Zanele Muholi at MEP February 1 – May 21, 2023

Dear Shaded Viewers,

Zanele Muholi is a visual activist that is having his first retrospective presentation in France at MEP with the support of Tate Modern in London.

Zanele Muholi is that most unique of figures in the international contemporary art world: a powerful and original voice that transcends the boundaries of their own immediate interests and local sphere. Associated primarily with work over many years in the LGBTQIA+ and gender-nonconforming communities in South Africa, Muholi’s work has implications for questions of identity and political activism in the worlds of photography and art that reach, and echo, far beyond their origins and context. A primary and essential aspect of Muholi’s practice is how images associated with the visual arts might not only respond to pressing and urgent social questions (in other words, a question of documentation, the means of bringing a subject to the public), but how they might effect change in the world beyond that in which they were made. Since training at the Market Photo Workshop in Johannesburg, Muholi has never settled for an understanding of photography (or indeed video) associated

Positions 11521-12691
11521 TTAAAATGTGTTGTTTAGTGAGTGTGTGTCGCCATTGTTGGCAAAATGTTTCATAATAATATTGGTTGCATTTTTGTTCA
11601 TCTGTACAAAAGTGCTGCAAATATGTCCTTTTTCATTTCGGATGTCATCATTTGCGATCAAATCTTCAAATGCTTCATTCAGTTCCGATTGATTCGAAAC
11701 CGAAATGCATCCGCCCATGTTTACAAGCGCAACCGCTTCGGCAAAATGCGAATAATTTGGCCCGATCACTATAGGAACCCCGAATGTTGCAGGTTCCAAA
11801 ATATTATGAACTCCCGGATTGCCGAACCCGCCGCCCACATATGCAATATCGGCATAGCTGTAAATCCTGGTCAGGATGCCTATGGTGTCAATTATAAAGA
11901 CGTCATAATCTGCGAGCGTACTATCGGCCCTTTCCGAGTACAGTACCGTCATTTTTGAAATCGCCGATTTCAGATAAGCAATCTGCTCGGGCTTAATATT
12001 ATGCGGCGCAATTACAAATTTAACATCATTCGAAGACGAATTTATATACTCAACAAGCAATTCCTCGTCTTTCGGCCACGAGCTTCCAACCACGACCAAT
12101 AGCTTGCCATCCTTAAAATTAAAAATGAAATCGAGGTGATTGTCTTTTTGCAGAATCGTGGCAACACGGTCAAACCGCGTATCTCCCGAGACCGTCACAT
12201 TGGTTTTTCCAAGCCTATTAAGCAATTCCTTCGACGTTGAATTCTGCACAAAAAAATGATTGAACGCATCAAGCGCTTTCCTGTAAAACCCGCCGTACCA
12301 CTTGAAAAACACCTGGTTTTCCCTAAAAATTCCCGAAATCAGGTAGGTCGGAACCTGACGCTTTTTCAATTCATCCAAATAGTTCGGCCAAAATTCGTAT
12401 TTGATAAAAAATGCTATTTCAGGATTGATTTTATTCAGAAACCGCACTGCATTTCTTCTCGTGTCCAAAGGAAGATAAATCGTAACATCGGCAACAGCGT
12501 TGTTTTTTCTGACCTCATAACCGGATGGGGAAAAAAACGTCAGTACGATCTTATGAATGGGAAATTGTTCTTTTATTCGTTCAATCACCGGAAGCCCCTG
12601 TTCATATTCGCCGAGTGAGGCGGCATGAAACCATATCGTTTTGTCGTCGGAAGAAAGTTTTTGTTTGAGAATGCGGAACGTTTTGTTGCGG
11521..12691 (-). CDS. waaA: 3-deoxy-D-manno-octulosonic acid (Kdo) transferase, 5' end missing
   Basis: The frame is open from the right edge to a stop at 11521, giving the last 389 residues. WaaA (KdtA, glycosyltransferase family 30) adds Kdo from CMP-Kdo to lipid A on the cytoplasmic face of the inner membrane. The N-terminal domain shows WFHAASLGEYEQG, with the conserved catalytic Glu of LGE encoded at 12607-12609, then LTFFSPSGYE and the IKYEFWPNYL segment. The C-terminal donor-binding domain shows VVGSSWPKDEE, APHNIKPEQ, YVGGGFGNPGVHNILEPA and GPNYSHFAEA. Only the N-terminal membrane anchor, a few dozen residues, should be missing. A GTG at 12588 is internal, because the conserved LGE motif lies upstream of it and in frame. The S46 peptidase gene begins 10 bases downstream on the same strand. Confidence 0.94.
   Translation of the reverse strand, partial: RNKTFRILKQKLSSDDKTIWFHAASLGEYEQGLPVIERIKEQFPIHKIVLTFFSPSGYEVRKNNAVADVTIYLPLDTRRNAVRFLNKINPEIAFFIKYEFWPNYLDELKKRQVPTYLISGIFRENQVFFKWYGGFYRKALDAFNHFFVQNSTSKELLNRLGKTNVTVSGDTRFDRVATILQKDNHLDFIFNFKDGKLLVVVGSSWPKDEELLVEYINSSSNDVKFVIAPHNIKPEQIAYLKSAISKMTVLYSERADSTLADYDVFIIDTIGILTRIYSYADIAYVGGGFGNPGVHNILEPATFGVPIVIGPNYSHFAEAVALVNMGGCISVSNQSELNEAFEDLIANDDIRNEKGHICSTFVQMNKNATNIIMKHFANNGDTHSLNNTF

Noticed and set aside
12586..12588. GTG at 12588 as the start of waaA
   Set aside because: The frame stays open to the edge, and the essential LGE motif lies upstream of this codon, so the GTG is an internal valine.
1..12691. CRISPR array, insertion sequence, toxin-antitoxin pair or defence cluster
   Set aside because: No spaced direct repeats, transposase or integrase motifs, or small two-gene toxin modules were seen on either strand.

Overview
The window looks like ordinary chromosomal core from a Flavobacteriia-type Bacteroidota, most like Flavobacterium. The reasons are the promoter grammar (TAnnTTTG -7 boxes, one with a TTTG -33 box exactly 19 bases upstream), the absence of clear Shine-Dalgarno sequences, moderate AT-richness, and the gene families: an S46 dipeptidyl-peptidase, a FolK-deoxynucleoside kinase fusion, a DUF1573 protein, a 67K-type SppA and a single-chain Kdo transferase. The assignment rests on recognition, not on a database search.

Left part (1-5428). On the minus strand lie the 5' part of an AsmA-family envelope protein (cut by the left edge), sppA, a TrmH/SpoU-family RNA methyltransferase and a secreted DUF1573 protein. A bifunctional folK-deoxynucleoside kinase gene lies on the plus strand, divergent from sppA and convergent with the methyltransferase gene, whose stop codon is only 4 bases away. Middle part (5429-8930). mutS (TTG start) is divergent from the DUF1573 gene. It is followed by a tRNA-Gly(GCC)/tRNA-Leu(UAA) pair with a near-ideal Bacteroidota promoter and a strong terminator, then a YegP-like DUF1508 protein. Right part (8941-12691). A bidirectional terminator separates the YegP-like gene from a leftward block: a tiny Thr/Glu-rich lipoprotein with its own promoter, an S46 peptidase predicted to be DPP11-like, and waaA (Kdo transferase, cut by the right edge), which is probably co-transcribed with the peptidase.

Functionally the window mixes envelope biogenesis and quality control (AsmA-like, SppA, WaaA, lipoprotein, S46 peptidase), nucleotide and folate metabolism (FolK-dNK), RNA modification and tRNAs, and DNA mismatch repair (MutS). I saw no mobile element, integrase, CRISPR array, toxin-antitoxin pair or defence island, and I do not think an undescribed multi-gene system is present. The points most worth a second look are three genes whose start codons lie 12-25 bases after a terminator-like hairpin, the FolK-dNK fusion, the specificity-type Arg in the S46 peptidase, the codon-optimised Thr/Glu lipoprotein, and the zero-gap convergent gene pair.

with the limited conventions of traditional documentary practices. Their work takes on the narrow concept of representing the realities of their subjects and reaches beyond, forcing us to think about, and often rethink, the ways in which representation itself might fall short for some communities and identities. Their practice in portraiture, portraits of both themself and others, offer ample evidence of both the ambition and efficacy of an approach which seeks, we could say, never to leave the possibility for an audience to be unaffected or unmoved by an encounter with it.

As ever, in conjunction with our major exhibition in the principal galleries,
the MEP invites two exciting early-career artists to exhibit in The Studio, which, from 2023, is programmed by Clothilde Morette for the MEP with the continued generous support of Christian Dior Parfums. The first Studio is
that of Cedrine Scheidig, laureate of the prix Dior for photography in 2021, who brings her own unique take on questions of race and identity in both her native Paris, and in new works made in Martinique. The second Studio of
the season marks the first solo exhibition in France of acclaimed American artist and filmmaker Diane Severin Nguyen, whose photographic work evokes questions of both material and categorical instability.

The MEP is proud to bring together three artists working at the cutting
edges of today’s image world for the start of a year of programming that will showcase the works of historic and contemporary women artists including Jay DeFeo, Maya Rochat and Viviane Sassen.

Simon Baker Director of the MEP